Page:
After 31st meeting of the GST Council, it has been published on 22nd December, 2018 that the council has principally approved to amend section 50 of the CGST Act to provide that interest should be charged only on the net tax liability of the taxpayer, after taking into account the admissible input tax credit, i.e. interest would be leviable only on the amount payable through the electronic cash ledger. This press release has put a question mark on the understanding of the people in general that section 50 of the CGST Act, 2017, as of now, is asking to pay interest on the net amount of tax payable (net of ITC).

Thereafter a standing order has been passed by the Principal Commissioner of Central Tax, Hyderabad on 04/02/2019. The said order inter-alia contained “Since ITC/Credit in balance in the ‘Electronic Credit Ledger’ cannot be treated as the Tax paid, unless it is debited in the said credit ledger while filing the return for off-setting the amount in the ‘Liability Ledger’, the interest liability under Sec. 50 is mandatorily attracted on the entire Tax remained unpaid beyond the due date prescribed”.

It has been thus conveyed by the said standing order that section 50 of the CGST Act, as on now,  stipulates that interest is liable to be paid on the total amount of output tax, irrespective of the amount of input tax credit. If the said opinion prevails, interest is going to be levied on the amount of output, ignoring the amount of adjustable input tax credit, which seems quite illogical.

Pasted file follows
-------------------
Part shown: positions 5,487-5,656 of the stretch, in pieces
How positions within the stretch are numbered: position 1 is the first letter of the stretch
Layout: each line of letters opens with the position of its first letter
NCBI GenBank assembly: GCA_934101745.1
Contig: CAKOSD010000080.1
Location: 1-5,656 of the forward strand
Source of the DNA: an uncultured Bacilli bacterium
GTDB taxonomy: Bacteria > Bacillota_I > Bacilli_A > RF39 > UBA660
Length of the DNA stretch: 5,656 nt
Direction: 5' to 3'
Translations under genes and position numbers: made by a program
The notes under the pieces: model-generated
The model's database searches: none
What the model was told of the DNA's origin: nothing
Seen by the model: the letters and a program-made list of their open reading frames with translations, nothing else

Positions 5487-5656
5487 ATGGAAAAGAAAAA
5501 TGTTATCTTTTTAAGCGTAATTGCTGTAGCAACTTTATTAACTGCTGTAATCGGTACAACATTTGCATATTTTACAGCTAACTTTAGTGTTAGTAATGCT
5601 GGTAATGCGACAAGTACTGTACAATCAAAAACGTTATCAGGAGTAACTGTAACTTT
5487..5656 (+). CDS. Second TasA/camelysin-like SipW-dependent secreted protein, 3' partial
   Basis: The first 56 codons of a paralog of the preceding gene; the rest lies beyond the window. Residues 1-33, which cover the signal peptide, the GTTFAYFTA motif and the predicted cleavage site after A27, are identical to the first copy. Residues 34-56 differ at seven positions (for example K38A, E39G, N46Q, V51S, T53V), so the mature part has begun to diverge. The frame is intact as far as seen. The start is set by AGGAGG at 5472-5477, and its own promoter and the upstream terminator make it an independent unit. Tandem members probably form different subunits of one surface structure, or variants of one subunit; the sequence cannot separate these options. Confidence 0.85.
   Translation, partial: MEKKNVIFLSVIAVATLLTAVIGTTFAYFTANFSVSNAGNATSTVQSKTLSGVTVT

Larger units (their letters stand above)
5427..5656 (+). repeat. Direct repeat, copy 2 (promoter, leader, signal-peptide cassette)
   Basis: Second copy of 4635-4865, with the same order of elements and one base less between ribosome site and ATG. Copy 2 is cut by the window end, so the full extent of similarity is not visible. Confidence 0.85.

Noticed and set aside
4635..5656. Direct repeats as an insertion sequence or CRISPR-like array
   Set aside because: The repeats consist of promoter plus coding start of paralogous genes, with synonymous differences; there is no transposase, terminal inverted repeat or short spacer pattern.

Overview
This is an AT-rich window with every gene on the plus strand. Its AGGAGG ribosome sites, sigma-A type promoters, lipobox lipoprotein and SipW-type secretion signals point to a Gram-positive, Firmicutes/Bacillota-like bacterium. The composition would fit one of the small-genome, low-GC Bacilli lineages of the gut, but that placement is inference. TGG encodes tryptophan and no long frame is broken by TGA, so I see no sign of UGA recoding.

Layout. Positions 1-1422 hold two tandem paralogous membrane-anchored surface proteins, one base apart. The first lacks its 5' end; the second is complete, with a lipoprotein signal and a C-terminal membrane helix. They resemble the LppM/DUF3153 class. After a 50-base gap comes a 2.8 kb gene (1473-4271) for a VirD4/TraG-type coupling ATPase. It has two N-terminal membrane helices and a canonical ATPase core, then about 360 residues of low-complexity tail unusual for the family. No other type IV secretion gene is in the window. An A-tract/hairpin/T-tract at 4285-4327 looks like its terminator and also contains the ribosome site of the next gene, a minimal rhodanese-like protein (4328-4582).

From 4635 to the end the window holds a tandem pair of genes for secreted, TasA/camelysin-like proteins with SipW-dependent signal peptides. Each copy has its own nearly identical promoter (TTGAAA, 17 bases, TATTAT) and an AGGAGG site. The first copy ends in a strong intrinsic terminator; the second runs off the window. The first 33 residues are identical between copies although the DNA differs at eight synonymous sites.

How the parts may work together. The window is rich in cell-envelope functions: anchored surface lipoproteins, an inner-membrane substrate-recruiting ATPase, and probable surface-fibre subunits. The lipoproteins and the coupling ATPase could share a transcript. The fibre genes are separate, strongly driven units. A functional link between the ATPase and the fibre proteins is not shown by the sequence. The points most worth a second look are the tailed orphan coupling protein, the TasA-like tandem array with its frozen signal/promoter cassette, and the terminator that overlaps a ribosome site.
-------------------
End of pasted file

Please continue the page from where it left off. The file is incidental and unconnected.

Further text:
Let us try to understand the impact of the above with an example:-

Say, in the month of April 2018, ‘XYZ’ supplies taxable goods of Rs. 99 lakhs to ‘A’ and charges GST @ 18% (Rs. 17.82 lacs). XYZ deposits the output tax after adjusting input tax credit if any on 21/05/2018. Later on, ‘A’ supplies said taxable goods for Rs. 1 Crore to ‘B’ and charges GST @ 18% (Rs. 18 lacs). ‘B’ supplies the same to ‘C’ at the same value i.e. Rs. 1 Crores and charges GST at 18% (18 lacs). ‘C’ supplies the said goods to ‘D’ for Rs. 1.02 Crores and charges GST at 18% (18.36 lacs). ‘D’ supplies the same to ‘E’ for 1.04 Crores and charges GST at 18% (18.72 lacs). All the four transactions between A-B, B-C, C-D and D-E have been executed in the month of May-2018. Thus the tax liabilities of the four suppliers may be shown as follows:-

Taxable Persons Output (CGST+SGST) Input Tax Credit

(CGST+SGST)

Tax Payable

(CGST+SGST)

‘A’ 18,00,000 17,82,000 18,000
‘B’ 18,00,000 18,00,000  0
‘C’ 18,36,000 18,00,000 36,000
‘D’ 18,72,000 18,36,000 36,000
Total Rs. 73,08,000 72,18,000 90,000